Recruitment of homecare services took place through two projects: Digital Solutions for Increased Quality, Improved Patient Safety and Efficient Use of Resources in Municipal Healthcare (DigiPAS) by SINTEF, an independent private multidisciplinary research organisation, in collaboration with the University of South-Eastern Norway; and Improving Quality and Safety in Primary Care—Implementing a Leadership Intervention in Nursing Homes and Homecare (SAFE-LEAD),31 run by SHARE—Centre for Resilience in Healthcare, at the University of Stavanger. In the SAFE-LEAD project, coresearchers from the Centre for Development of Institutional and Homecare Services (USHT) contacted managers in all homecare units with information about the project, followed by researchers meeting each unit. Homecare service managers provided researcher with email contact lists, which were used to send a link to the online questionnaire by email to employees. Five survey reminders were sent. The response rate was 57% (table 1).

Table 1

Response rates according to municipality size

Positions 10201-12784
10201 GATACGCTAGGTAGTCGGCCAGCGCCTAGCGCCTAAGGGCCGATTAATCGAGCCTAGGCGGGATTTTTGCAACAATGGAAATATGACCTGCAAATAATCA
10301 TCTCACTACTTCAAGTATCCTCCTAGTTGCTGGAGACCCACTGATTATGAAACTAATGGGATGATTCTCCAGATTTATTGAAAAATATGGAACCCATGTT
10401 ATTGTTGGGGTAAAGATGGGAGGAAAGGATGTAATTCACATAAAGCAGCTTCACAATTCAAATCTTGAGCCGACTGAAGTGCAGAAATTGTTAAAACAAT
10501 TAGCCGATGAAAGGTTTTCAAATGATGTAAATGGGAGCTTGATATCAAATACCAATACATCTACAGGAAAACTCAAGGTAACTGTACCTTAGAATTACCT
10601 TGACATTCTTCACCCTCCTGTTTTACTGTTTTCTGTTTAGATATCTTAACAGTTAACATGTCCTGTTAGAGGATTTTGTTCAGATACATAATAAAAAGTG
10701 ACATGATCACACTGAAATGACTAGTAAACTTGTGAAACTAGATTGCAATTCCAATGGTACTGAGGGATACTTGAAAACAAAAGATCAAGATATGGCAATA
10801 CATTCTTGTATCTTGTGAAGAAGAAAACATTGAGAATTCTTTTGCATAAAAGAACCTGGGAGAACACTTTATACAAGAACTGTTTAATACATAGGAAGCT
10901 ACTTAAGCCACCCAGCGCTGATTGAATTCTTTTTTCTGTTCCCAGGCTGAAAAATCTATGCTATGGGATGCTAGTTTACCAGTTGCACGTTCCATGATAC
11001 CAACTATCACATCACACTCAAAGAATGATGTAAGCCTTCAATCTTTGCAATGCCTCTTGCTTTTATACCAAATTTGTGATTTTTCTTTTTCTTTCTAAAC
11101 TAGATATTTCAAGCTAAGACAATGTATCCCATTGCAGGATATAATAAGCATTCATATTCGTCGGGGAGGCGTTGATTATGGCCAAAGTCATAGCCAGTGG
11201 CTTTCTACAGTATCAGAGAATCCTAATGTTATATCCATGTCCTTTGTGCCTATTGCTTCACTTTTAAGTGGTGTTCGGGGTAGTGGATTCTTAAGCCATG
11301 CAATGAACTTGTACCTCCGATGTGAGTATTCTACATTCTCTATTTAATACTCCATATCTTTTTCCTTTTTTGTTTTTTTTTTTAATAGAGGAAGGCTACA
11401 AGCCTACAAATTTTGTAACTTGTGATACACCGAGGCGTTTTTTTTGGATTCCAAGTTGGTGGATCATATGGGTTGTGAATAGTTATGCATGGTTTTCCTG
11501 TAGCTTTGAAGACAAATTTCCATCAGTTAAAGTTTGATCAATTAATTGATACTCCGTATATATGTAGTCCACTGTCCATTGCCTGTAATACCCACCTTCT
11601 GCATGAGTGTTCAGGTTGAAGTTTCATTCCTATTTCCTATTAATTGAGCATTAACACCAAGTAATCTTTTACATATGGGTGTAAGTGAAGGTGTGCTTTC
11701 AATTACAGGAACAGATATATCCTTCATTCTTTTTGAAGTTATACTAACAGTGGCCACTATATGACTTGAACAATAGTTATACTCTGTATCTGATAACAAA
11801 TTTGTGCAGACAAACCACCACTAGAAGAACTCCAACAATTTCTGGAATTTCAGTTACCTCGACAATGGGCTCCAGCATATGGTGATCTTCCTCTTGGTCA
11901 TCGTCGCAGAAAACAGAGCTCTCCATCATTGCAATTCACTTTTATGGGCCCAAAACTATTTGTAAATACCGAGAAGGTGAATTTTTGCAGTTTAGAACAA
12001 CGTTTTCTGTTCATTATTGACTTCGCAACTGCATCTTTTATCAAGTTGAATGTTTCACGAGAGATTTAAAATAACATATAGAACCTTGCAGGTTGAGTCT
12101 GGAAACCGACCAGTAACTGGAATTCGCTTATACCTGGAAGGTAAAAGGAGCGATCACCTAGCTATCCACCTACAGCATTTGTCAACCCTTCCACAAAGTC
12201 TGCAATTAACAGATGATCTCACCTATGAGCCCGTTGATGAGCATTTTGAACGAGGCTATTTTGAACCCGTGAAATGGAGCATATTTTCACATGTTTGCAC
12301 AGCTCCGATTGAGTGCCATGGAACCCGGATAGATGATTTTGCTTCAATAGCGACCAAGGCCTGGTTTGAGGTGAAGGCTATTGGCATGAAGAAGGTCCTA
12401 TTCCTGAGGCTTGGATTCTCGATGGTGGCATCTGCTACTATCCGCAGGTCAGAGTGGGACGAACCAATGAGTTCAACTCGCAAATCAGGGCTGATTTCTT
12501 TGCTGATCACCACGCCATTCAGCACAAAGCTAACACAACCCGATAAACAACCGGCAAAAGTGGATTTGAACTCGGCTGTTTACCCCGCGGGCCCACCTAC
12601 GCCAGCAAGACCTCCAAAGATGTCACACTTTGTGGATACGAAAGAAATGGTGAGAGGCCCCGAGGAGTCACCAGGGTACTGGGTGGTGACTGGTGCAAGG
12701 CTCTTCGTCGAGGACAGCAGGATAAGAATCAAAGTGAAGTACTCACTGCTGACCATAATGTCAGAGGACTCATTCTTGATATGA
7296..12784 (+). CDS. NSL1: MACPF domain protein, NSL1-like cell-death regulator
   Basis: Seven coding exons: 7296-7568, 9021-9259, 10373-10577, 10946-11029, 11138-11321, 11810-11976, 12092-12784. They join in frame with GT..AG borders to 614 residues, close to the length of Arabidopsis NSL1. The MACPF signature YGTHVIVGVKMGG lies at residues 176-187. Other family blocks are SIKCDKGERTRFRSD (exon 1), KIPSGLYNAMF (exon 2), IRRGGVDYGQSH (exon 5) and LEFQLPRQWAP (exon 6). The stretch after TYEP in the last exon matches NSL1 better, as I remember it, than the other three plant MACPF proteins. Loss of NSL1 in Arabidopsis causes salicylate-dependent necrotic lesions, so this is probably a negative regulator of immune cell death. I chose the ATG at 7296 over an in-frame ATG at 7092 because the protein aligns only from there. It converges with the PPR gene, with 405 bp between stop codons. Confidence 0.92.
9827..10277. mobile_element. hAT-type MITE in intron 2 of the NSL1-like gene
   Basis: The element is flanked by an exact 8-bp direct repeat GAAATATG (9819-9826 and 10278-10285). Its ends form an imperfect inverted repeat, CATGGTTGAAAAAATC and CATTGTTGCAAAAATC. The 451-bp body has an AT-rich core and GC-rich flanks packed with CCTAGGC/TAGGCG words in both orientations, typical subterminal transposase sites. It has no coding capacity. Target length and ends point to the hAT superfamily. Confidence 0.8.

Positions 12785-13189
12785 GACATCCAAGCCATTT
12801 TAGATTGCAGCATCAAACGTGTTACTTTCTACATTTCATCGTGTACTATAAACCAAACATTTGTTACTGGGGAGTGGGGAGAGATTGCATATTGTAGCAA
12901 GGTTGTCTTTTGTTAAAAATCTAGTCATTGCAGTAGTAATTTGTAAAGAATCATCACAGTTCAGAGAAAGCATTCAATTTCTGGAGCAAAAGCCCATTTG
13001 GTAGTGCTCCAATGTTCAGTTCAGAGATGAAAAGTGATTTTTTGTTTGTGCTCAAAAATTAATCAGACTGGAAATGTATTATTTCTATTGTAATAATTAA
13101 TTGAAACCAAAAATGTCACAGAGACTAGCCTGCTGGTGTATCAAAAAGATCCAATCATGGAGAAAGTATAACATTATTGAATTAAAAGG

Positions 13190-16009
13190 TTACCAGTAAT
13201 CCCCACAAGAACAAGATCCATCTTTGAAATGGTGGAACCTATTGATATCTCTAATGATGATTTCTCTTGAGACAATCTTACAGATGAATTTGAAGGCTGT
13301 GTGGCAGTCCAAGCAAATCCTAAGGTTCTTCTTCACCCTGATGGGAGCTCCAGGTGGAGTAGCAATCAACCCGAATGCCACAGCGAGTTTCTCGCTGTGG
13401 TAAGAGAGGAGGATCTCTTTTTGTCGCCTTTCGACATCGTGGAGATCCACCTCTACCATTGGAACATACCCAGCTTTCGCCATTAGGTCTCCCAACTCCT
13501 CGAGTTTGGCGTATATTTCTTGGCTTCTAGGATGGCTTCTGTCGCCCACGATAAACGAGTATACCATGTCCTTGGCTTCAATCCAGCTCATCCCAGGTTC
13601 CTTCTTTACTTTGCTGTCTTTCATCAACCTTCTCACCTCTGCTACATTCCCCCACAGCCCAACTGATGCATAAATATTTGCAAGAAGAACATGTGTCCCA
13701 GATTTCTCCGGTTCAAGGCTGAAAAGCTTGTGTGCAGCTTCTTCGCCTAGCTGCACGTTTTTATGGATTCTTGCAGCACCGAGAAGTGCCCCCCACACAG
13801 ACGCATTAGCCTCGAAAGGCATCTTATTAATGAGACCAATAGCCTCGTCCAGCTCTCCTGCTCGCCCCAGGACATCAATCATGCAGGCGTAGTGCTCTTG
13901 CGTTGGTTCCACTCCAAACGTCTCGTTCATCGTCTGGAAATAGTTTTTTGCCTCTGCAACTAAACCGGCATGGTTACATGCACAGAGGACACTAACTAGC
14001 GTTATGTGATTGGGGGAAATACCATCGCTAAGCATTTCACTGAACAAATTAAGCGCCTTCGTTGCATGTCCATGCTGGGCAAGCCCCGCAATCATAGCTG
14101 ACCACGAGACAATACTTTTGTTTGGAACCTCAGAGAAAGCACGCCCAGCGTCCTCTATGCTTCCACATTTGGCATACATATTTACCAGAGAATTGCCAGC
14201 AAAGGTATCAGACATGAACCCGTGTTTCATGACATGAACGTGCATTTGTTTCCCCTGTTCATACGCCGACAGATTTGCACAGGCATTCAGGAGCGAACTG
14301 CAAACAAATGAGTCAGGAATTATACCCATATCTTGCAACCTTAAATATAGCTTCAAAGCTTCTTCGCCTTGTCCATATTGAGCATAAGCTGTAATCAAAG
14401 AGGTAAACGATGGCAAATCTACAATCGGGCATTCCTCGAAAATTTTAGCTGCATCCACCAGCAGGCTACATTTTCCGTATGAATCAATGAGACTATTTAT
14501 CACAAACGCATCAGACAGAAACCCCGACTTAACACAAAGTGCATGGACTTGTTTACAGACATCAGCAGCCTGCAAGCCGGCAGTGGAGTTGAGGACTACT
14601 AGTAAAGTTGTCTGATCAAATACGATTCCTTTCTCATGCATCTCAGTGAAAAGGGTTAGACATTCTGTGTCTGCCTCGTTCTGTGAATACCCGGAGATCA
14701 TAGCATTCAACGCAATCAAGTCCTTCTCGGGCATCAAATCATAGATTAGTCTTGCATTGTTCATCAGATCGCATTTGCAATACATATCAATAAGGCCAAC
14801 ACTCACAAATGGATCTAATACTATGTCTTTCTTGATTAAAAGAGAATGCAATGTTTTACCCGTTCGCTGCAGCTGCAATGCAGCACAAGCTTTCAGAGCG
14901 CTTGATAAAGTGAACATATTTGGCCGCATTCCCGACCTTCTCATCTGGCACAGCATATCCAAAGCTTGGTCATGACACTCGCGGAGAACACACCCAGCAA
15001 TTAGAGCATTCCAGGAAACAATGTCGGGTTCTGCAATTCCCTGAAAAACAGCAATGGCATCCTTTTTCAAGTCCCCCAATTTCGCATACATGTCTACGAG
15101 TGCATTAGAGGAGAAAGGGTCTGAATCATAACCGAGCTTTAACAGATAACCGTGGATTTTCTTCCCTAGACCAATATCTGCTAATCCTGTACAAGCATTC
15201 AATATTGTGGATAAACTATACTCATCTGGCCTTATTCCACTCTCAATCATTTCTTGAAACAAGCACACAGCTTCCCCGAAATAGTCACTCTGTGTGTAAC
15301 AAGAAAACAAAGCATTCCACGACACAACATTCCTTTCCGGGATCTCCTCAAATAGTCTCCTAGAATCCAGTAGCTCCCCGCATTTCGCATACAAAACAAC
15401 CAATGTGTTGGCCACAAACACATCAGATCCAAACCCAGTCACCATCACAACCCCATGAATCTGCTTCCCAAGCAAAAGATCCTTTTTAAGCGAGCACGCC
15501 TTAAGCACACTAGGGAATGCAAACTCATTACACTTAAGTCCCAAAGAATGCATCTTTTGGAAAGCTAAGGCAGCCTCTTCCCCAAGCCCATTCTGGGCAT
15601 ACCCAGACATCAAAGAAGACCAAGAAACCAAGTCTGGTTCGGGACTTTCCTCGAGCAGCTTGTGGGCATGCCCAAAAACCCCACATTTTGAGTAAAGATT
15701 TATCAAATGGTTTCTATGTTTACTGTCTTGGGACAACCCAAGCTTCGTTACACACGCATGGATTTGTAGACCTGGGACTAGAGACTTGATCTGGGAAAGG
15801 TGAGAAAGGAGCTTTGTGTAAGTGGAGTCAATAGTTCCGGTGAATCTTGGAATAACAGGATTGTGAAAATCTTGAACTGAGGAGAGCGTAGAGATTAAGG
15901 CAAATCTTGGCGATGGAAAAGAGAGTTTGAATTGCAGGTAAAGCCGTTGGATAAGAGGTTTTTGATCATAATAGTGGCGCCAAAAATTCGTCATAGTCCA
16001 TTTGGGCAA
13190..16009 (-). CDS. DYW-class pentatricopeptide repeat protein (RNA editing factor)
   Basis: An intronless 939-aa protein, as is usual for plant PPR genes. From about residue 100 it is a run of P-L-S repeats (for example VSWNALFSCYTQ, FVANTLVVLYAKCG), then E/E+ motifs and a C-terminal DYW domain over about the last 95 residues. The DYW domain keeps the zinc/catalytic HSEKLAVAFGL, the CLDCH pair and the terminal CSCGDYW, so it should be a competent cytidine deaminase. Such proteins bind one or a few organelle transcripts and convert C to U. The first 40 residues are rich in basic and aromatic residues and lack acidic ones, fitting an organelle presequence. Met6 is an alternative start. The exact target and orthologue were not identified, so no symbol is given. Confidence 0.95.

Data collection

Participants completed the survey digitally. Data collection took place from 1 March to 8 April 2018 in the SAFE-LEAD project, and 26 March to 9 May 2019 in the DigiPAS project. Response time was 20 and 14 min, respectively. Responses were automatically transferred to research centres.

Questionnaire and instrument

The questionnaire (online supplemental appendix A) included the validated Norwegian version of the NHSOPSC instrument,16 24 overall perception of service safety (see Optimal test assembly section), and participant characteristics (age, position/education, years in current workplace, shift type, work hours per week, extent of patient contact).

NHSOPSC originally consisted of 42 items (12 dimensions, Cronbach’s alpha 0.71–0.86) (US version),23 whereas the Norwegian validated version consisted of 41 items (10 dimensions, Cronbach’s alpha 0.55–0.90)24 25: teamwork staffing, compliance with procedures, training and skills, non-punitive responses to mistakes, handoffs, feedback and communication about incidents, communication openness, supervisor expectations and actions promoting patient safety, and management and organisational learning. Wording was slightly modified to fit the homecare setting, by replacing ‘nursing homes’ with ‘unit’ and ‘patient’ with ‘user15 16’ (online supplemental appendix A). Items were rated on 5-point Likert scales, from 1 (never or totally disagree) to 5 (always or totally agree). The full-scale instrument is presented in online supplemental appendix B, the developed short versions presented in online supplemental appendixs C and D. The average percentage of positive scores was calculated for each individual dimension, in line with previous research, and an average of at least 60% positive responses was considered a good score, as this has been shown to indicate lower risk of adverse events.23 25 32

Data analyses